Ruling raises questions about Cabell County library funding
CHARLESTON -- There's no official word yet on whether a West Virginia Supreme Court of Appeals decision about Kanawha County Schools' obligation to allocate funds to that county's library will have an impact in Cabell County.
The court decided Friday that the Kanawha County school board is no longer forced to fund the Kanawha County Public Library.
Cabell County Schools spokesman Jedd Flowers said the Cabell school system plans to consult with its attorneys on whether the ruling affects Cabell County.
"Right now, there are more questions than answers," Flowers said Monday.
The Cabell County Public Library System gets funding through the school system's excess levy, which is up for renewal from county voters every five years. The most recent became effective during the 2010-2011 school year.
The amount the Cabell library receives changes each year because it's based on property tax revenue. This year, it's expecting to get almost $1.4 million, or 37 percent of the library's budget, said Judy Rule, executive director of the Cabell County Public Library.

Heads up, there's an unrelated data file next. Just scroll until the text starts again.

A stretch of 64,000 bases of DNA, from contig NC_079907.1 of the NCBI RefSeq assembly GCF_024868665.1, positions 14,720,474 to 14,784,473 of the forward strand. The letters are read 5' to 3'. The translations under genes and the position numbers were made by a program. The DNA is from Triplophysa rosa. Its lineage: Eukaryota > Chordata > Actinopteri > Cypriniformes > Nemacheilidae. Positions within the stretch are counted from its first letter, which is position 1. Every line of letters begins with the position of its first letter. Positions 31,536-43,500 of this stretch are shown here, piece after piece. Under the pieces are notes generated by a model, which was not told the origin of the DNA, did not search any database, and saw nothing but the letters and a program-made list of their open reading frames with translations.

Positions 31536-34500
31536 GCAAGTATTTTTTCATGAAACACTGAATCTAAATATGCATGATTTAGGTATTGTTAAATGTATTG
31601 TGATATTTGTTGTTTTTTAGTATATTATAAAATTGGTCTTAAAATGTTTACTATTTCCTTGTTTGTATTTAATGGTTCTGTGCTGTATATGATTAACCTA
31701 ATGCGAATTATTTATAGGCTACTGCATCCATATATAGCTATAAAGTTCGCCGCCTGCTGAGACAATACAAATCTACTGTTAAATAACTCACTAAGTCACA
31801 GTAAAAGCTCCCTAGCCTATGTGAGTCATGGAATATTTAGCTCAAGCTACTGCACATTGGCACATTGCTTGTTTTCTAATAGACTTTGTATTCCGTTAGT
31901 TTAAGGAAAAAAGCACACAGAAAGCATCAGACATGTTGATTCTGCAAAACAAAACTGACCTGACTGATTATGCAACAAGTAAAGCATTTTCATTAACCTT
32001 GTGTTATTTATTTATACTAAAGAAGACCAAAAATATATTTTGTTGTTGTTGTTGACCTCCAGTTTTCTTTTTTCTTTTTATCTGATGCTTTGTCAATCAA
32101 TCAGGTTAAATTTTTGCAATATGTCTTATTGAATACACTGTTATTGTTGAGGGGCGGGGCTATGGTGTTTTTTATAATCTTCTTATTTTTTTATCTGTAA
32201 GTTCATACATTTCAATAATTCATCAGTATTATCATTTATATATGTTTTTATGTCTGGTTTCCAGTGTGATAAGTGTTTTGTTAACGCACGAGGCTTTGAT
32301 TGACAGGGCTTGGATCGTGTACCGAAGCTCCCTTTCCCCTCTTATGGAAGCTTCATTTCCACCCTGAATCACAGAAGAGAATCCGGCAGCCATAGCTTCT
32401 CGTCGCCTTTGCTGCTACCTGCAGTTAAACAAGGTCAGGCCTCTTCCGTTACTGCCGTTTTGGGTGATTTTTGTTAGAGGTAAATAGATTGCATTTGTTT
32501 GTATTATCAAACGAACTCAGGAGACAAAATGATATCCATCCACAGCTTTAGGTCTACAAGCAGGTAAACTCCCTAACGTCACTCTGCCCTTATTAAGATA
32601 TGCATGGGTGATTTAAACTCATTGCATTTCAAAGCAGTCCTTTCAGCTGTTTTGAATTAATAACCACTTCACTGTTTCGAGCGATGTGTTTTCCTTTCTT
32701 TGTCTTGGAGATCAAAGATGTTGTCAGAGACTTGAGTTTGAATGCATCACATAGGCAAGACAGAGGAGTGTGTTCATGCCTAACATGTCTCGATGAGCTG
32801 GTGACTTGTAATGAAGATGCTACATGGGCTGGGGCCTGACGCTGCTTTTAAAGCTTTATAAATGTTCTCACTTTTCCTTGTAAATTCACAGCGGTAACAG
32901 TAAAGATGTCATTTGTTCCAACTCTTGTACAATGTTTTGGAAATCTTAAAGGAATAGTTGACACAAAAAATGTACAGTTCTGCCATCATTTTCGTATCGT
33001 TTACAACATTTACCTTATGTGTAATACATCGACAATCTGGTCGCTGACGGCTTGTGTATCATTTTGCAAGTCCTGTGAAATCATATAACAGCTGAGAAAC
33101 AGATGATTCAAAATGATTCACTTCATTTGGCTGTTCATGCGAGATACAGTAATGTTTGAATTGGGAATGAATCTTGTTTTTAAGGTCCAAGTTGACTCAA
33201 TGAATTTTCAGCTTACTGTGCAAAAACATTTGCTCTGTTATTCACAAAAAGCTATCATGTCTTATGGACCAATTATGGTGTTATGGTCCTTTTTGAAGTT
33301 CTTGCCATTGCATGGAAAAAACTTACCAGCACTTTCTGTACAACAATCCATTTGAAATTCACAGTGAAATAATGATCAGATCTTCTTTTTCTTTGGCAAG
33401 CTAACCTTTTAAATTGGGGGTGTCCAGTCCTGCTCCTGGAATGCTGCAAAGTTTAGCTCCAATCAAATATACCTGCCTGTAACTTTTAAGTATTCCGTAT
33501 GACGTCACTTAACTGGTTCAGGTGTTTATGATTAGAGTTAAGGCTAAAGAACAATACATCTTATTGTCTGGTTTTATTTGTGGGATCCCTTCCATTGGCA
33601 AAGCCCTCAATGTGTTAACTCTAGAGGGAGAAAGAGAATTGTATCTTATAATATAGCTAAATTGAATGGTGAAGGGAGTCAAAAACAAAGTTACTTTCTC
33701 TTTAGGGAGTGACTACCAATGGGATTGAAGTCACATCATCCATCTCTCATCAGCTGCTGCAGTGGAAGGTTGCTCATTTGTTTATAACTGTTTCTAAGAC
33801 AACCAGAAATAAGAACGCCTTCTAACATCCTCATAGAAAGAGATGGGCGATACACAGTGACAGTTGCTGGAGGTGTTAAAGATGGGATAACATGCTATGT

Rule said Cabell, Lincoln and Wood counties' library systems are different from others throughout the state in that their funds come through excess levies, but she doesn't know whether that will affect the impact of this court ruling on future financing.
"We have a good working relationship with the Cabell County Board of Education, and I would hope that they will continue to recognize the importance of the public library in the education of children. ... It takes all of us working together," she said.
Media outlets have reported that the West Virginia Supreme Court of Appeals decision Friday ended a decade-long legal battle against being forced to give millions each year to the Kanawha County Public Library.
Funding from the Kanawha school board amounts to nearly 40 percent of the Kanawha library's annual budget.
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